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Yes, the words of Joni Mitchell and Janet Jackson may echo through your head as you paddle with dead arms, dreaming of clean sheets, home-cooked meals, and a hard roof over your head. And that, dear readers, is the rub! It only takes a few days of Spartan living to help you appreciate the things you take for granted at home; so when you get off the river for good and go back to civilization, try to keep that with you for as long as possible.

And, tempting as it may be, take my word on this one detail: don't immediately turn your cell phone back on. Let the film of your time away from the world linger on your mind as long as possible. Who knows the next time you'll have the privilege of feeling this weird?

Here are a few items I recommend bringing on a trip like this, if you want to survive.

Spot Headlamp by Black Diamond, $40, rei.com.

After a long day on the water, it feels great to sneak in a little reading before bed. And while you may feel a bit ridiculous at first with one of these strapped to your head, you'll soon find it's one of the most important things in your bag.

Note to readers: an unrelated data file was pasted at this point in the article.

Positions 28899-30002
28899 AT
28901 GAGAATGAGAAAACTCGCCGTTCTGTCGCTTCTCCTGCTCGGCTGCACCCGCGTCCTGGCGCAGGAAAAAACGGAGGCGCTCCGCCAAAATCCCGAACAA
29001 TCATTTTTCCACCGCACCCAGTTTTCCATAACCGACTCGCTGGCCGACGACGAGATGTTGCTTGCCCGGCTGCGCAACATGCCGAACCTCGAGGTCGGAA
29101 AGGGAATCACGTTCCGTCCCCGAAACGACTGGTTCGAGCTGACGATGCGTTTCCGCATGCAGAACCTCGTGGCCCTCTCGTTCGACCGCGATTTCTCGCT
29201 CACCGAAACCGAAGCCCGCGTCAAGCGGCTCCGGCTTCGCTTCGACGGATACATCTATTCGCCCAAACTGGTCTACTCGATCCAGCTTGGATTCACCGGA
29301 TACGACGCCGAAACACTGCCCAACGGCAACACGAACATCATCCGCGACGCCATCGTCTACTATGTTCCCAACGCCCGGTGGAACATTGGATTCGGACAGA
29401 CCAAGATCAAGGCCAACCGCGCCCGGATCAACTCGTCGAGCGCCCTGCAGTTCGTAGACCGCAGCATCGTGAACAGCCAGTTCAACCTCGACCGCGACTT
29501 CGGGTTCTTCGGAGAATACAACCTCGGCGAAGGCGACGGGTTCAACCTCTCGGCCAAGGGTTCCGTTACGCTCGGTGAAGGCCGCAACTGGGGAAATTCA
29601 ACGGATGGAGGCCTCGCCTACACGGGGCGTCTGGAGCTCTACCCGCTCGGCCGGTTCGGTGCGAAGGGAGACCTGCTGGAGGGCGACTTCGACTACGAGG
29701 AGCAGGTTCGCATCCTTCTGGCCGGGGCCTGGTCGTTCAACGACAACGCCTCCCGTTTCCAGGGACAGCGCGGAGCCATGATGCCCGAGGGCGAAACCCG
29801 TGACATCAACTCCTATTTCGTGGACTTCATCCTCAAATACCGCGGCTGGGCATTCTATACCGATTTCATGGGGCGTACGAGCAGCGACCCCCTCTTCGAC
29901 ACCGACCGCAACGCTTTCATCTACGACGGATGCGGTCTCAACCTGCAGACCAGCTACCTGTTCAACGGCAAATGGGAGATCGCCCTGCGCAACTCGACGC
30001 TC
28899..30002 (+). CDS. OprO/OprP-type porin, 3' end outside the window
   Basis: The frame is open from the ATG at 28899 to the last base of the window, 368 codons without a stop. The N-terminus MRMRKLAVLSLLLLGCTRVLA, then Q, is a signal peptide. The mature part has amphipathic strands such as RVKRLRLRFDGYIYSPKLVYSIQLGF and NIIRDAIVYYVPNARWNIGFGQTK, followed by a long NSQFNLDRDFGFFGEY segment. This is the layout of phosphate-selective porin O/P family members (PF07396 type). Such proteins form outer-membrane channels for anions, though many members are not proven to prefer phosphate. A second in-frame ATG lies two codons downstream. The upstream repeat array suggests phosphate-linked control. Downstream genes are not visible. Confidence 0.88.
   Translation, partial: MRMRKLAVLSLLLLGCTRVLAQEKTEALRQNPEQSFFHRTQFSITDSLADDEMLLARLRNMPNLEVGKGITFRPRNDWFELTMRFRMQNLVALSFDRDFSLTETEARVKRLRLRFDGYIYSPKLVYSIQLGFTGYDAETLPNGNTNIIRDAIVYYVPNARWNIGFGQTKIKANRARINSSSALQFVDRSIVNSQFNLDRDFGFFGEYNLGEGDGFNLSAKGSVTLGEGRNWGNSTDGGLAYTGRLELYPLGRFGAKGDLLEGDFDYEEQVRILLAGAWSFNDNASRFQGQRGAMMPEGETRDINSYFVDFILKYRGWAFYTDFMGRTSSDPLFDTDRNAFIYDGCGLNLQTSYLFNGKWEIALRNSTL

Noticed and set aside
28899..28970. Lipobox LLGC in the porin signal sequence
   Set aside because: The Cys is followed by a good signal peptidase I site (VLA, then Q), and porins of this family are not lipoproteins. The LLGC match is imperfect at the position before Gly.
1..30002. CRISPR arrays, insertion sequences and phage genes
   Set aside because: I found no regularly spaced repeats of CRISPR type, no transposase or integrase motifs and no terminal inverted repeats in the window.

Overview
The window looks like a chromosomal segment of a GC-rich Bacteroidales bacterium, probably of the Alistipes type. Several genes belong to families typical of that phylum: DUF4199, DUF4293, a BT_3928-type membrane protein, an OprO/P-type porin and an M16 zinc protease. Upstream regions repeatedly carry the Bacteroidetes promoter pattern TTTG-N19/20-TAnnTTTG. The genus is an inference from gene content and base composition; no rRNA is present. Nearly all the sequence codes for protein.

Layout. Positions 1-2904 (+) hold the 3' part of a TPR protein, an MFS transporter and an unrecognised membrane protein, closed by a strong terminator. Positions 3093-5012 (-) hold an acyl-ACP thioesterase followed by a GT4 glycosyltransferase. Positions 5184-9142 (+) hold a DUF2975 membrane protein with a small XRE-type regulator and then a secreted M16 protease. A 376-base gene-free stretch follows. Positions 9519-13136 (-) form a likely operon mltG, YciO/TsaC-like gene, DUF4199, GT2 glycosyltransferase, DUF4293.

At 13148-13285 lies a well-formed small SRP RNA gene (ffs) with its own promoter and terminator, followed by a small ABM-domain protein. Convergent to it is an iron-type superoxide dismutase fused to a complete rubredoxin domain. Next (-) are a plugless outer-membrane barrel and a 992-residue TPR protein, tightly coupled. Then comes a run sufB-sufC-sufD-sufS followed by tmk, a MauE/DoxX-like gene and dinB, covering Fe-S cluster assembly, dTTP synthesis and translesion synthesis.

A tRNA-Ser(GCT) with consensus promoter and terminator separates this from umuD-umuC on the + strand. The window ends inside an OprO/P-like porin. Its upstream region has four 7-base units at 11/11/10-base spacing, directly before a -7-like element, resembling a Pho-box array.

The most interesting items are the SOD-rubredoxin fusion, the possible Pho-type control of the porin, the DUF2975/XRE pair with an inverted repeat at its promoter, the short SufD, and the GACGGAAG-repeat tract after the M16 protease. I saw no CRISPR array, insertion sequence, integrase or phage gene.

SingleNest Hammock, $60, eaglesnestoutfittersinc.com.
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Relaxation in a bag. Easy to set up, easy to spend hours in, drifting in and out of sleep. You will not believe how much joy a travel hammock can bring to your life.

Men's Dri-Power Closed-Bottom Fleece Pocket Pant, $20, russellathletic.com.
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Changing into dry clothing becomes the highlight of your evening after hours on the river, and having a cozy pair of pants to look forward to really does help you to keep paddling at the end of each day.

Boater's Glove by NRS, $13, backcountry.com.

Paddling with blisters is no fun. These gloves help you avoid that problem—and they're breathable, so your hands will always stay cool.

Timberledge Zip-Off Pants, $70, llbean.com.

These are the daytime pants you need. They're lightweight and can easily and quickly be converted into shorts.

32-ounce Wide-Mouth Water Bottle by Nalgene, $11, ems.com.

I forgot to bring my thermos and had to spend the entire week drinking out of a rapidly degrading SmartWater bottle. Each time I took a sip, I daydreamed about this very model by Nalgene. The glow-in-the-dark aspect is actually really helpful on camping trips.

Talus 2, $199, thenorthface.com.

This is your new home for the next six days. Treat it kindly.